Abandoned buildings are nearly everywhere and in some areas they’re plentiful. Places where economies have changed or been lost are most often the easiest to look. Although cities surely have abandonments for urban exploration, my approach usually means the back roads and small towns for interesting finds. Usually, I’m in locations where an economy was built upon natural resource extraction or some type of bypassed manufacturing.
Across the rural lands, farming areas have their share of places left behind. Family farms that heirs don’t want or it’s been too difficult to keep financial heads above water. Sometimes I feel there’s not much sadder or alone than an empty farmhouse with a falling down barn beside it, with everything grown up around them.
So, what’s left behind are abandoned buildings and other remnants of the past that can be explored. It’s always in decay and some of it near collapse. Of course, there are always questions as to the who, why, and when of it all while looking over leftover pieces of what once was. Generally, much of it stays a mystery despite some good clues that can be found at the sites.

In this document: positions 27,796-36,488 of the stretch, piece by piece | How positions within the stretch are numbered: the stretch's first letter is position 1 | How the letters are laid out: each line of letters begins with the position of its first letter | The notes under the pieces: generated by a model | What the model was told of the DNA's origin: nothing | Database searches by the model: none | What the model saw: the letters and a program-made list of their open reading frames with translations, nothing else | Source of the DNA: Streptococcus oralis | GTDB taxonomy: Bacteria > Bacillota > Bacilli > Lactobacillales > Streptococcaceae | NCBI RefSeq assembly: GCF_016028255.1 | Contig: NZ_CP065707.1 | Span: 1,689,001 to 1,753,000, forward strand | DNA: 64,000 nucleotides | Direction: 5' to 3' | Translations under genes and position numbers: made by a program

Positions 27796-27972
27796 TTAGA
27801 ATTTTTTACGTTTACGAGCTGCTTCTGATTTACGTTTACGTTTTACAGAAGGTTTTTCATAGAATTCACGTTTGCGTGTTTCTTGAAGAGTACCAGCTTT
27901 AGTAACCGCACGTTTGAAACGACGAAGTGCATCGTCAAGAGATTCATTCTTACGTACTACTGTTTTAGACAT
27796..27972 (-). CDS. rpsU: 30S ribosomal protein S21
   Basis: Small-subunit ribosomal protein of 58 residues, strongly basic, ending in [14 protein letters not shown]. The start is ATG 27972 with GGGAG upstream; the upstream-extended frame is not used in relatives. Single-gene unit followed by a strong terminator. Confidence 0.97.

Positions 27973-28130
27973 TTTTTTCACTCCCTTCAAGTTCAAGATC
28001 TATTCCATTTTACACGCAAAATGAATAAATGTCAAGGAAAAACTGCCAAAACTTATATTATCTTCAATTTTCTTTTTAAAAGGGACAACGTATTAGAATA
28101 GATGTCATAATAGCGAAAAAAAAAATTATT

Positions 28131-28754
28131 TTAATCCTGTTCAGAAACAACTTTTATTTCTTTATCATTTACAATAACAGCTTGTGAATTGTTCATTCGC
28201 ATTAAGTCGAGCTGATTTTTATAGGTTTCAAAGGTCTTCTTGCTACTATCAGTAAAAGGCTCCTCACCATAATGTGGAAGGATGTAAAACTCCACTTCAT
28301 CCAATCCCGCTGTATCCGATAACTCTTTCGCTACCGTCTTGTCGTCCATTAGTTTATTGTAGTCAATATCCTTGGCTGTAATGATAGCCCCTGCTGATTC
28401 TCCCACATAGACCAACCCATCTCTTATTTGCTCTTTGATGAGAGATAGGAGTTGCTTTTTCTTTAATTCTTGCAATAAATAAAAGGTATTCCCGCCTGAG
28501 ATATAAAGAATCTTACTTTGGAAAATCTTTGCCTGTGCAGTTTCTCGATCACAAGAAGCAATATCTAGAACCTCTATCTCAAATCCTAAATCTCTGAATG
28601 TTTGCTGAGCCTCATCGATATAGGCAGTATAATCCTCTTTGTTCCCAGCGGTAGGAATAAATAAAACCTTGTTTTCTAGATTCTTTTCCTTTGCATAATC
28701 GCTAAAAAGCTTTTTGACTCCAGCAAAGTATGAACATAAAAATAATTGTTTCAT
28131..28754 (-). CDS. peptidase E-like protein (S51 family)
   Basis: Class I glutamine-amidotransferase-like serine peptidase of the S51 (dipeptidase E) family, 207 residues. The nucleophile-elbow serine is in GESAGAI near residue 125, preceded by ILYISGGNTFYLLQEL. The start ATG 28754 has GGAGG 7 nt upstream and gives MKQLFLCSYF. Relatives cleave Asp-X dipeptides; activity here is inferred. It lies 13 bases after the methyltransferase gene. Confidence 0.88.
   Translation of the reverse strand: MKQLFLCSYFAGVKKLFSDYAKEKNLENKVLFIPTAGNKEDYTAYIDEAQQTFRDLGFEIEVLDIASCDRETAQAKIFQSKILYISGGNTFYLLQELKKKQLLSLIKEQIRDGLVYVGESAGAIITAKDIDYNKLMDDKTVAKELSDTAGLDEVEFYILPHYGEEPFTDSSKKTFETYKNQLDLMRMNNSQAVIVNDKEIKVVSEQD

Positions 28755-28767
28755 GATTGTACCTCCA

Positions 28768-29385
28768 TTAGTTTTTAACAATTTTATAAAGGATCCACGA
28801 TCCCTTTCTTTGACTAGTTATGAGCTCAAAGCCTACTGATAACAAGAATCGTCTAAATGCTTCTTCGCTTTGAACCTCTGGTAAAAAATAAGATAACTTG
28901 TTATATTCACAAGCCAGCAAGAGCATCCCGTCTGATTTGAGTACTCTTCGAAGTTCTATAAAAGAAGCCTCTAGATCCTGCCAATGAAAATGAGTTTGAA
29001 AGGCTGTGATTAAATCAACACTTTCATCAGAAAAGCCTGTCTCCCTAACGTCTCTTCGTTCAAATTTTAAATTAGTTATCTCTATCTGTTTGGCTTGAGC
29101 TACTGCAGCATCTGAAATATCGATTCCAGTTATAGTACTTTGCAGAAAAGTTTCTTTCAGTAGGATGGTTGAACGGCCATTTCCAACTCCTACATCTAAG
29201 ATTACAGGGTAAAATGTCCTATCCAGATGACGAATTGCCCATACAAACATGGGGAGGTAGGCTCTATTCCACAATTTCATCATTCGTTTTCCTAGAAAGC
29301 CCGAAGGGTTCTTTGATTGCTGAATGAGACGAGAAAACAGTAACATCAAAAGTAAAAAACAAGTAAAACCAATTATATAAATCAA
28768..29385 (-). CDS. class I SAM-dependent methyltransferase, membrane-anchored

In exploring these places, often there are more questions than answers that spring up. Beyond some mystery, abandoned situations can offer a look at a deeper local history and perhaps a way of life that doesn’t often come up. It is simply passing away unnoticed, but it can be revealing to show some of the histories that aren’t really disconnected from us. They are what brought us to now.
When going around abandoned buildings and such, I generally only do so with permission and always ask if there’s anyone to ask. Some abandonments are very abandoned while others may have someone looking out for them in some way. I’ve run into more than one ancient caretaker who was very hard of hearing, believe it or not.
All these pictures are available on super high gloss, as stretched canvas, or matted paper prints with free shipping to the USA. ~Andy